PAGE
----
|May 4th, 2013|
Let's say you decide you want an iPhone. You go to ATT's website, look through the options, and you find the $200 they want for a new 16GB iPhone 5 kind of steep. So you decide to go for the 8GB refurbished iPhone 4, which is free. Going through various pricing options you end up with:
- Phone, $0
- Activation fee, $36
- Voice (900min), $60/month
- Data (3GB), $30/month
- Texting (unlimited), $20/month
(After looking at these totals the $200 extra for the iPhone 5 doesn't sound like that much anymore!)
Instead, let's say you go buy a used phone. Craigslist is good for this because you can see the phone in person, try it out, make sure it works. (Don't use ebay for this; phones are heavily scammed.) Looking at, some, ads, you could probably get one for around $220. If you take this phone to ATT and ask for service, they'll charge you the same $110/month they would if you just took their "free" phone. But if you go to a "MVNO" you can get service much more cheaply. These companies resell access to the major networks, but they often have to be quiet about which network they're selling for. For example, Straight Talk has agreements with ATT and T-Mobile, and they have an "unlimited everything" plan for $45/month. They charge $15 for the SIM, so if you go this route over two years you pay $1315, $235 initially and $45 month.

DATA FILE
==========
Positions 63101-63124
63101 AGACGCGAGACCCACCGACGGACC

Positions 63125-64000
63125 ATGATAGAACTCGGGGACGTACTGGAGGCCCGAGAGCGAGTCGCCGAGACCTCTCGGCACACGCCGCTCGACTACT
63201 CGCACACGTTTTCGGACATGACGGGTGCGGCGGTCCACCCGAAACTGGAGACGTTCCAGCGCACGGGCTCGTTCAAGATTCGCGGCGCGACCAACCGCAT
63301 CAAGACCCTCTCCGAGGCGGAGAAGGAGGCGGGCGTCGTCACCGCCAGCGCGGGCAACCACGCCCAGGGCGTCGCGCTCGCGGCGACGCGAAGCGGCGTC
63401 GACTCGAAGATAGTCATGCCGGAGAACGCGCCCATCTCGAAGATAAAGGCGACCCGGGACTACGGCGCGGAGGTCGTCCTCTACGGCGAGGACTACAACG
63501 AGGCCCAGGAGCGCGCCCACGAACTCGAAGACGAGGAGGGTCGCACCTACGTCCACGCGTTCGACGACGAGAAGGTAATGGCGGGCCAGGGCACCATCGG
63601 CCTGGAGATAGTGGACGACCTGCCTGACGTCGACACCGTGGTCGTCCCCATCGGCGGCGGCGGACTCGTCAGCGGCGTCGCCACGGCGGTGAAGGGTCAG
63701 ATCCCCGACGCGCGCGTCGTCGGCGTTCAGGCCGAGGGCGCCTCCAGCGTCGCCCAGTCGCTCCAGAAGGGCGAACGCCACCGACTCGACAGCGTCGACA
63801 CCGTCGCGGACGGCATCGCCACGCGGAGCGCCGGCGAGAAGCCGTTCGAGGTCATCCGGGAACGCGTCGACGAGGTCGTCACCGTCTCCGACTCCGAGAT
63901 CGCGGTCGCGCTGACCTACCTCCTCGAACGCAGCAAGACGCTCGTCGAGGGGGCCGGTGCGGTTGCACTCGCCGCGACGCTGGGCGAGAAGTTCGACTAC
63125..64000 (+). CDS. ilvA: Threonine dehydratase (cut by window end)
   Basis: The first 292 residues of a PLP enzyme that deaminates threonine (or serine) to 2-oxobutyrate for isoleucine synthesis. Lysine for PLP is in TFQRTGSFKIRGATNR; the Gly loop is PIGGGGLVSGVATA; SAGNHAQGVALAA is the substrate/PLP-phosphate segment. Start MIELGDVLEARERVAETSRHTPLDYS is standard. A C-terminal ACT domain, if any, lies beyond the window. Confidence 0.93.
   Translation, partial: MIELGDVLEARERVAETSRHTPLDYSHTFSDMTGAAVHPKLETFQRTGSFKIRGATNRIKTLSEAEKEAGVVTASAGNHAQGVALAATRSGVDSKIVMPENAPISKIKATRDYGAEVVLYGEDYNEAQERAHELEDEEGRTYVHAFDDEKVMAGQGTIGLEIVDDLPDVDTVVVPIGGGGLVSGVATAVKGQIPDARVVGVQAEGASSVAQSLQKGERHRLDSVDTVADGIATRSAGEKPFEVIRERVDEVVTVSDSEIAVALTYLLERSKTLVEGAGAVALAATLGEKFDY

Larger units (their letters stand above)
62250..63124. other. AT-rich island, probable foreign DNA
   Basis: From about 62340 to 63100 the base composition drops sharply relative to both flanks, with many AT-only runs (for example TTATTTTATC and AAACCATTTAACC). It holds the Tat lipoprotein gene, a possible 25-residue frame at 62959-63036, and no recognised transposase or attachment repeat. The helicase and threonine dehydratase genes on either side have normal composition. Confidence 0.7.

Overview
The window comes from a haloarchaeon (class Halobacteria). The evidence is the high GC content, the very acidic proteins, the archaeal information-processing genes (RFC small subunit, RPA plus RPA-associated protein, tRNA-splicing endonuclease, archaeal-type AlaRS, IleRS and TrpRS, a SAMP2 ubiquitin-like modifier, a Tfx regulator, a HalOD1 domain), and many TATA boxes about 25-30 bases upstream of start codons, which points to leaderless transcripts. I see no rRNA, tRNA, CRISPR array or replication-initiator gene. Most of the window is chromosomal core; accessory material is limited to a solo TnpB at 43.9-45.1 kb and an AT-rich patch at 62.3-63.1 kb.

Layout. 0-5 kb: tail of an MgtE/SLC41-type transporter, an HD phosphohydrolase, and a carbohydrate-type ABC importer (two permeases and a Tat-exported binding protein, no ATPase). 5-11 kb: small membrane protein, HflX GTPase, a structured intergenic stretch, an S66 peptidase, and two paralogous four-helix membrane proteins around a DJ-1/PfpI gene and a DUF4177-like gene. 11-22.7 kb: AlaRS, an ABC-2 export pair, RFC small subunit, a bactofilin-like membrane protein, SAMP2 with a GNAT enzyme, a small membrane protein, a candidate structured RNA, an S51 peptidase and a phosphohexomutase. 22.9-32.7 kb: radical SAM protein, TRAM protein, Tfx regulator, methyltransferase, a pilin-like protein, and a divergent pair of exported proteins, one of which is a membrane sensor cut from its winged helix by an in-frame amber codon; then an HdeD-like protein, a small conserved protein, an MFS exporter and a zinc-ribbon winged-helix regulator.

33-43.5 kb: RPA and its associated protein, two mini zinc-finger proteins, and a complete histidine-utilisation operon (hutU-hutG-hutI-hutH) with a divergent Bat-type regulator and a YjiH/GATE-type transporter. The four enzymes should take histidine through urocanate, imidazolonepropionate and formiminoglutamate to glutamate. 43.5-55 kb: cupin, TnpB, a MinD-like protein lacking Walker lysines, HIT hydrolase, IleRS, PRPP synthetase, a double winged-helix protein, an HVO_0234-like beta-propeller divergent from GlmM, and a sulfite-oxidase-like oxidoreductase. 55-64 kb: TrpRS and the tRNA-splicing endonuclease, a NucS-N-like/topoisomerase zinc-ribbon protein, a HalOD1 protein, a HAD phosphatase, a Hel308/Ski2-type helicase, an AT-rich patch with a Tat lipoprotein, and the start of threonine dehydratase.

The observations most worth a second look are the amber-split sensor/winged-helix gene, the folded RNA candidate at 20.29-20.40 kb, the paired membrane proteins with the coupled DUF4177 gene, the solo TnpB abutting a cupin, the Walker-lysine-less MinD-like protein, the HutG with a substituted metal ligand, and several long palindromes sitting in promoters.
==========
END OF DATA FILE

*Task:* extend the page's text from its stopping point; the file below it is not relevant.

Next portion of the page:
What comes out of this is that the monthly cost matters much more than the up front cost. When you see "$X today and $Y/month" it isn't immediately obvious that you'd do better with "$X+$200 today and "$Y-$10/month". While "free" phones look like a good deal, paying for your own phone and using it with someone that charges less per month can cost about half as much.
(I'm using the iPhone as an example here because you can get them both on Craigslist and from ATT, but if I were buying a phone now I'd probably get a new nexus 4 and T-Mobile's "unlimited text+data, 100 minutes voice" $30 plan. Or maybe look for a cheap barely-used Razr M on Craigslist and make it work on T-Mobile.)